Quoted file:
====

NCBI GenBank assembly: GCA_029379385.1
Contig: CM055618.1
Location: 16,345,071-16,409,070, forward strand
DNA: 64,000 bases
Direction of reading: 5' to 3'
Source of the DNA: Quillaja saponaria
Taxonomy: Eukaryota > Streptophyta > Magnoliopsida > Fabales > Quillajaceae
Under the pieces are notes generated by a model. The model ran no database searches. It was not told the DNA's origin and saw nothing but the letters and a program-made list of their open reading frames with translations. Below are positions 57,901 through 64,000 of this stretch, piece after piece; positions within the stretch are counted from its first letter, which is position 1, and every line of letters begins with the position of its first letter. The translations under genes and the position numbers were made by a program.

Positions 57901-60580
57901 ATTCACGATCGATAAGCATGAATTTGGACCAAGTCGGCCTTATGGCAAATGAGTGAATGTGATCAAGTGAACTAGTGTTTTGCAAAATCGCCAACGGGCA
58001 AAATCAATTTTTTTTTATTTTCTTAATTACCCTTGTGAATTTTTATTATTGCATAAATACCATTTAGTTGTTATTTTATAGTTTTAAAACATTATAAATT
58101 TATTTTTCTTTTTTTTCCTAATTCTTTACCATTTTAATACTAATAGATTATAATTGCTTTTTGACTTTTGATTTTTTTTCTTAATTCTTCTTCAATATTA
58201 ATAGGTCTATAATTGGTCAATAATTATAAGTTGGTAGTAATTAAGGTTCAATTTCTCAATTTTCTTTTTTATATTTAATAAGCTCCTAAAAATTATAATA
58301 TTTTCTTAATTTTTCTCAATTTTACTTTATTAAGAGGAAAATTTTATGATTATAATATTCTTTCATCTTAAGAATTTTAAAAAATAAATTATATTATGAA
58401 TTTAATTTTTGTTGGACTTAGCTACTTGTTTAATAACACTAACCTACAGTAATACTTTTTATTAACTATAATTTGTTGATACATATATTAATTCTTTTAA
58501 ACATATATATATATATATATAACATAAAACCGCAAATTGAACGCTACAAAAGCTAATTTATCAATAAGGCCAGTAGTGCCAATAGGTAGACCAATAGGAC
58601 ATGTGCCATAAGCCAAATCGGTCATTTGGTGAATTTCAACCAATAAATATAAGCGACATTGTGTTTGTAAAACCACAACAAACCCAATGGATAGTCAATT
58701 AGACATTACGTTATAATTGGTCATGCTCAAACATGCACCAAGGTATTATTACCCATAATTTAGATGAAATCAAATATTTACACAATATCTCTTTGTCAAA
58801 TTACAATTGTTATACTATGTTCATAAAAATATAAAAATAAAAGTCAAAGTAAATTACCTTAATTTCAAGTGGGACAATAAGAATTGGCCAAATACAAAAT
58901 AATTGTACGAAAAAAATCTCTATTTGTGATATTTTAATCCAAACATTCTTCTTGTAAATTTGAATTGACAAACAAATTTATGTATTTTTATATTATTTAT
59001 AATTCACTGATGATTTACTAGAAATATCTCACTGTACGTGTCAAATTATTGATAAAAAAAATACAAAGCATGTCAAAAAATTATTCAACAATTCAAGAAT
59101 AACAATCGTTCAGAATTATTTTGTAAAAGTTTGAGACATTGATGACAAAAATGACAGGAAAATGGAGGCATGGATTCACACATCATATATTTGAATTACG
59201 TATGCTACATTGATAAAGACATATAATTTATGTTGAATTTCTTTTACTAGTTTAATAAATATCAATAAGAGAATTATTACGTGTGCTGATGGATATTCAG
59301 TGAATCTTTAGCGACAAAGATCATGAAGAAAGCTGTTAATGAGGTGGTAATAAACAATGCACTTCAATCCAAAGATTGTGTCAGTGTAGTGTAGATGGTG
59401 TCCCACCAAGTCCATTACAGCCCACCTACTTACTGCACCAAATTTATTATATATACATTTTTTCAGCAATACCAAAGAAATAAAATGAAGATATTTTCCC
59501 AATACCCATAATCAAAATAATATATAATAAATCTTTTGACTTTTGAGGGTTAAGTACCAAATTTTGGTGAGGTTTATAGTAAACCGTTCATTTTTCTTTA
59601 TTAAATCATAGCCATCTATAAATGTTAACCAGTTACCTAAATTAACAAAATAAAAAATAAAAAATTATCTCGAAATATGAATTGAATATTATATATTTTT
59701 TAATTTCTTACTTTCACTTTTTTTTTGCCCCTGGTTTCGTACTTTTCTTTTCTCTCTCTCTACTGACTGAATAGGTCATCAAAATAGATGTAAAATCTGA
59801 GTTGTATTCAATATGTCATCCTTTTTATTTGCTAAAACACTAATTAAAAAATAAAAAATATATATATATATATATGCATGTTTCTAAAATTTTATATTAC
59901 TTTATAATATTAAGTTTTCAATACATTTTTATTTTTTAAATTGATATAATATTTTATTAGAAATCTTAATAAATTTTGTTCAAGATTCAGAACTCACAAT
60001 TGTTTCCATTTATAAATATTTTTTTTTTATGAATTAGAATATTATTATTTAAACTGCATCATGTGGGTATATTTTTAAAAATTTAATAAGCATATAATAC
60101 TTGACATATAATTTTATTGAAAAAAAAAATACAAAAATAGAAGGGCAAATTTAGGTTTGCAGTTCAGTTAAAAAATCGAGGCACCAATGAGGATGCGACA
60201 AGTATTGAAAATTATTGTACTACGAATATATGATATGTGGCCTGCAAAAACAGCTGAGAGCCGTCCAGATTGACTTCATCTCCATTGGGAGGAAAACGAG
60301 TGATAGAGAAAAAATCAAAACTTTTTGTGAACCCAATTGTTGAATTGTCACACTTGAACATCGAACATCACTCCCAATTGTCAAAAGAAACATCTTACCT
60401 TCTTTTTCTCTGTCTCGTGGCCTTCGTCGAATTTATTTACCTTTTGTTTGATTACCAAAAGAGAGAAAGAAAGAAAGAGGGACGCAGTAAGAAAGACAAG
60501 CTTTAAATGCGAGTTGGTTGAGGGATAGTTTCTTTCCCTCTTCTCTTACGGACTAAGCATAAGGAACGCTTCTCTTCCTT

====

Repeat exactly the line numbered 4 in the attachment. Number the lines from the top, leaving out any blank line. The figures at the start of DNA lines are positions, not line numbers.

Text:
DNA: 64,000 bases